Soon she was shopping for large canvases and researching on automobiles. The history of cars and motorcycles, the scope of classic paintings and the abstraction of modern machines, Poonam began honing her skills. One of my favourites is the vintage Jaguar nose with its flared grille and glossy bonnet that reveals the reflection of the prowling cat to perfection. It took her a week to get that reflection accurately.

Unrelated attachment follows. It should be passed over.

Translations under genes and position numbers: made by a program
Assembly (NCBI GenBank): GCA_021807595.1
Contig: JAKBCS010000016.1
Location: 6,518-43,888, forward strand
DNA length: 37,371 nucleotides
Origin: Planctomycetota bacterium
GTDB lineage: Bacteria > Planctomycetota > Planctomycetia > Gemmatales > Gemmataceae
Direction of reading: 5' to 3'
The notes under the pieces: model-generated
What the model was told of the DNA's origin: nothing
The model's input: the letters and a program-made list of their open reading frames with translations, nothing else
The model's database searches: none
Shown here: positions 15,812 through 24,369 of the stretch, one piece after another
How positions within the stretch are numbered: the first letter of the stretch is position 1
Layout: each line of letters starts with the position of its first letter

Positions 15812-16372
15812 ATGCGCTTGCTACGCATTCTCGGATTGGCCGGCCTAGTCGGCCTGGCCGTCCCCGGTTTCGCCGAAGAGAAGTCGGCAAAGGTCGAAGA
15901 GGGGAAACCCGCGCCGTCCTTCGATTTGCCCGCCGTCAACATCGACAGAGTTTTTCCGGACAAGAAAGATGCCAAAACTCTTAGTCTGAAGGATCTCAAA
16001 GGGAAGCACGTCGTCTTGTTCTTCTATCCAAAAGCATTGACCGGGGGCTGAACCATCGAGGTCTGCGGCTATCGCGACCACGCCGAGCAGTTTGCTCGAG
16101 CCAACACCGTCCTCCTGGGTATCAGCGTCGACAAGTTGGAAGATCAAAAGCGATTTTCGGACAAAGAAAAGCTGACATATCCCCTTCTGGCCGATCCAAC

Then there’s the play of colours to dramatize the classic Ford with shades of blue. Once she began to focus on detailing a lot more than she used to, the results were simply stunning. The reflection on the concave surface of the headlight in the classic Porsche 911 is another example of jaw dropping detailing. Her finished work has encouraged her to work on her latest piece of art – a detail of the Ferrari F1 car when Fernando Alonso drove for the prancing horse. “Painting glass is very difficult” says Poonam. “Metal is easier because the reflections have some smoothness to them, but glass is a big challenge as there is a restriction on the colours you use and the intensity of them too. The glossiness has to be maintained as well”, she adds. The passion with which she speaks about executing a challenge is what gets to me. Poonam is a different kind of petrolhead. The mechanicals don’t matter, the aesthetics do and Sachin comes up with the most difficult of ideas to get Poonam to make an artwork of. Automotive art can’t be too fictional. There are always sources of inspiration – a picture or a story. Getting it to canvas is Poonam’s specialty. I ask her for a pro tip from her years of practising this rare art form, (she’s the only girl I know who paints cars and motorcycles) and she’s quick to say, acrylic works best. The most important thing while painting automobiles is to depict the energy they possess. The speed and power can only come with the gloss of acrylic paint. Water based paints are too soft and the matte finish of oil paintings are not suited to set the mood of the painting unless the setting is of a classic in fading light. Where does she go from here? “It’s tough actually.” “There are very few automotive art connoisseurs in the country and those who don’t appreciate it want my art pieces for giveaway prices. I know the effort required in creating these and at least I deserve what ir is worth.” “I know the work I do is unique and there are a handful few who work on automotive art. Hopefully I will get some global recognition if I get a good launch pad.” Her voice gets softer as she says that. On the individual level with her family’s support, Poonam has been working hard to build a career around her passion but the holding hand just isn’t there. Automobile companies in India don’t have a rich history here and so the fan base is just not there. International brands have their followers in the western world, a world far away from this shy village girl. Now only if her art could speak for her.